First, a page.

As for pudding, unless you feel you absolutely have to have at least the traditional mince pies (those who only each the Christmas pudding because of the brandy or rum butter will find it equally delicious with mince pies), most people will be grateful if you skip straight to the Christmas dessert fruits. Usually one is too full to appreciate the charms of Malaga raisins, Smyrna figs, almonds, glacé apricots and sugar-plums, or you could perhaps finish up with a big bowl of mixed fresh pineapple and sliced oranges.

*From Elizabeth David’s Christmas, David R. Godine: Boston, 2008. US Edition, p 6-8.

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Johnny Grey’s Most Delicious Reads from 2010

Posted by Johnny on December 22nd, 2010

It’s been a great year for food books. I constantly find inspiration for my designs in the pages of great literature, and often in unexpected places. With thousands of titles on the market it is hard to pinpoint those worth buying. I hope you enjoy these books of recipes, food stories and fine writing as much as I did.

Editor’s Note: This entry was originally posted as a guest blog over at Roaming by Design.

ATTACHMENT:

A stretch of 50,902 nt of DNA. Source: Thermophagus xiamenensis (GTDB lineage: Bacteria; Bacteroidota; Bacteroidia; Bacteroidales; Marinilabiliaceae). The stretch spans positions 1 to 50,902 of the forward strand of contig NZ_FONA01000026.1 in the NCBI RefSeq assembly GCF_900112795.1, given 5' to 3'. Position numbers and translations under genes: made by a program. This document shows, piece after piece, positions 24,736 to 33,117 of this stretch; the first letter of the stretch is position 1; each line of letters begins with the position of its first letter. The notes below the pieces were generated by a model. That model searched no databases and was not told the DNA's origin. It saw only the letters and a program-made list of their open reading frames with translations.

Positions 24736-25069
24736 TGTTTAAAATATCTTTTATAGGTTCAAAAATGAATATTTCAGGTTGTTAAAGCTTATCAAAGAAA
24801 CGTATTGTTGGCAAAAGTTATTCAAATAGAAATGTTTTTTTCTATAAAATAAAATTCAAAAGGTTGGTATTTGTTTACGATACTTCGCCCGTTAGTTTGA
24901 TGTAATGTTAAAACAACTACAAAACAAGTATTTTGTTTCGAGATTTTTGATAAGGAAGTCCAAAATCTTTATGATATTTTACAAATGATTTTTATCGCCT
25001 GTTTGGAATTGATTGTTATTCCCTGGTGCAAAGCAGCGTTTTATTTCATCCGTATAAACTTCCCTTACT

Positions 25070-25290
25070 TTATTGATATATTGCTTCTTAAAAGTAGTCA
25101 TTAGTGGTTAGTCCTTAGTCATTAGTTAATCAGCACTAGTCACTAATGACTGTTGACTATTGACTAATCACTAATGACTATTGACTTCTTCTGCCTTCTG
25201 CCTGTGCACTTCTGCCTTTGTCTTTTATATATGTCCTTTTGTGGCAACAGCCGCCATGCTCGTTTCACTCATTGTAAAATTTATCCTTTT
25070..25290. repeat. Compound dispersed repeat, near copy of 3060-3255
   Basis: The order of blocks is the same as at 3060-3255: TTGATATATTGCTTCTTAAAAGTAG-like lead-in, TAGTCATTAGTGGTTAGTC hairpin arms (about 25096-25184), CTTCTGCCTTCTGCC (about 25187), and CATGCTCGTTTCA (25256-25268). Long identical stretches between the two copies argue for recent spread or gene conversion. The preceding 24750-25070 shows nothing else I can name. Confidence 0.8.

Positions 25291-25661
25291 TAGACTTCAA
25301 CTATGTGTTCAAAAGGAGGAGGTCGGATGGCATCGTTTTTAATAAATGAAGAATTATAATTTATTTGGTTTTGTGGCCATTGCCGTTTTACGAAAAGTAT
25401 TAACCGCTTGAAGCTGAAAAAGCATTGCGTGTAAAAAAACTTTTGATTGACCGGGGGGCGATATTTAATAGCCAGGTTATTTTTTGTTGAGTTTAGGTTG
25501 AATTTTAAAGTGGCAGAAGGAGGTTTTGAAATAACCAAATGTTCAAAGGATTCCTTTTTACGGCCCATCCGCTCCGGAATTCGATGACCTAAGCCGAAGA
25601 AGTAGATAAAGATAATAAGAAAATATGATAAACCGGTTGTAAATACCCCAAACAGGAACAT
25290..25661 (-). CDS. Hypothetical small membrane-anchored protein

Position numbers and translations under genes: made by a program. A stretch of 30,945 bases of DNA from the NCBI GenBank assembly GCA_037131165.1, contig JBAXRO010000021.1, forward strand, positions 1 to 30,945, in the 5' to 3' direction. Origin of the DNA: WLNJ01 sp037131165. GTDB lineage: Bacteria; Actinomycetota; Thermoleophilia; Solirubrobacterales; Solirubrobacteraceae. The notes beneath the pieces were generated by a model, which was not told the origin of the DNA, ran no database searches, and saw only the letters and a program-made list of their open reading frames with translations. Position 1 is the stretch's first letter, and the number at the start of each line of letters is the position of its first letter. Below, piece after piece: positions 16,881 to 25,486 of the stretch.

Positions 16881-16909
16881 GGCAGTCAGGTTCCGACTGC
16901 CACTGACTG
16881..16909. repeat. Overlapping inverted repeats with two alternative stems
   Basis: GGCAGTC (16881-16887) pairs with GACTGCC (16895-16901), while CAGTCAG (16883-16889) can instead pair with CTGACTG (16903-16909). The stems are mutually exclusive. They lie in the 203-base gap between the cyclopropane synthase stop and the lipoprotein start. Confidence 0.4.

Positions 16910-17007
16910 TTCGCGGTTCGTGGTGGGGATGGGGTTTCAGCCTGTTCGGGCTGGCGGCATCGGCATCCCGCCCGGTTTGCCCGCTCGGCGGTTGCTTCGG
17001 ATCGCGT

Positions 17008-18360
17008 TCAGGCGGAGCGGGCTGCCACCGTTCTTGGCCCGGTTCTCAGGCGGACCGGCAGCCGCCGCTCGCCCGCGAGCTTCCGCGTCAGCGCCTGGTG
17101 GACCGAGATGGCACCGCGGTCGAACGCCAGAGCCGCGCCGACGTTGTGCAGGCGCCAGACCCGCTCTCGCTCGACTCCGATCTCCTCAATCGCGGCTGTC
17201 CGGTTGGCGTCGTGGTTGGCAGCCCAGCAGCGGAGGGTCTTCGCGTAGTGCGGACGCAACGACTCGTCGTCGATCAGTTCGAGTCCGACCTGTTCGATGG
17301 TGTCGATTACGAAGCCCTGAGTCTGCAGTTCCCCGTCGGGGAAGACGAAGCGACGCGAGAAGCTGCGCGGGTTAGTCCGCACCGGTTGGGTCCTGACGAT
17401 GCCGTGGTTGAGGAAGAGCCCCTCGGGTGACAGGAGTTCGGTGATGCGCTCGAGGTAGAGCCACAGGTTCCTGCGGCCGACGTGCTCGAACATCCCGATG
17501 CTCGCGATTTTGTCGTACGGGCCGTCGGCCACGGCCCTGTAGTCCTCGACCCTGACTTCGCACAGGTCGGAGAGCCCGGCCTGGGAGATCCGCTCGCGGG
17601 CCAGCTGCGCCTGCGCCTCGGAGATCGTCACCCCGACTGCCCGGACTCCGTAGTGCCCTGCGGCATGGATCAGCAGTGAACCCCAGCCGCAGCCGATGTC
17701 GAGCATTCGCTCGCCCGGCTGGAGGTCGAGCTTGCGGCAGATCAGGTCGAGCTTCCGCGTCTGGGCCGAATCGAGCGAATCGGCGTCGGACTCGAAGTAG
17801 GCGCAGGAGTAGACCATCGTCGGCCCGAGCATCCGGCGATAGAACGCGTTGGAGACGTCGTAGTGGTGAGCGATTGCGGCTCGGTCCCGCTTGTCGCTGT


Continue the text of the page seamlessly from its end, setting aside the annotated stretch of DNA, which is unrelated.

At Elizabeth David’s Table: Her very best everyday recipes by Elizabeth David. Contemporary compilation with photographs for the first time. A nod towards vegetarian choices, classic favourites and neglected recipes from her six main books. It is a very personal book because I helped select 45 of the recipes. Jill Norman, her editor and literary executor, put the book together, aiming it at introducing her work to a younger audience, and 25,000 copies have already been presold in the USA where it will be launched in the spring. I suspect it will quickly become my most thumbed cookery book and I hope so for others too.

The Flavor Thesaurus by Niki Segnit. A most original tour de force of imaginative and exhaustive research into flavours and how they that match. Filed alphabetically here, a selection of entries from ‘M’ includes how the mustiness of forest floor mushrooms suits the earthy flavours of freshwater fish. Shitake brings out the flavour of Salmon; as mushrooms contain no salt she suggests they work well with Parmesan for risottos or Gruyere when served with toast. Mushrooms and truffles are described as kissing cousins so you can use truffle oil, which are butter to mushroom dishes like a push-up bra to the sensual figure: the aim being to give more ordinary fungi (which is mostly what we can buy in supermarkets) the full, in-your-face sexiness of the truffle.  A proper stocking filler with an evocative twist!

Food Rules: An Eater’s Manual by Michael Pollan. Our greatest contemporary polemicist on food has produced this shortened version of his masterpiece, In Defense of Food. He brings sanity to the (sometimes) complex business of working out what to eat, especially if one wants to be ethical and healthy and still receive pleasure from food.  His training as a nature writer means you get the benefit of someone who brings elegance and wit to his writing. Being chastised is not how you want to be treated when looking for new ways of going about eating and he always avoids that by making you feel that you are able to be a good human being.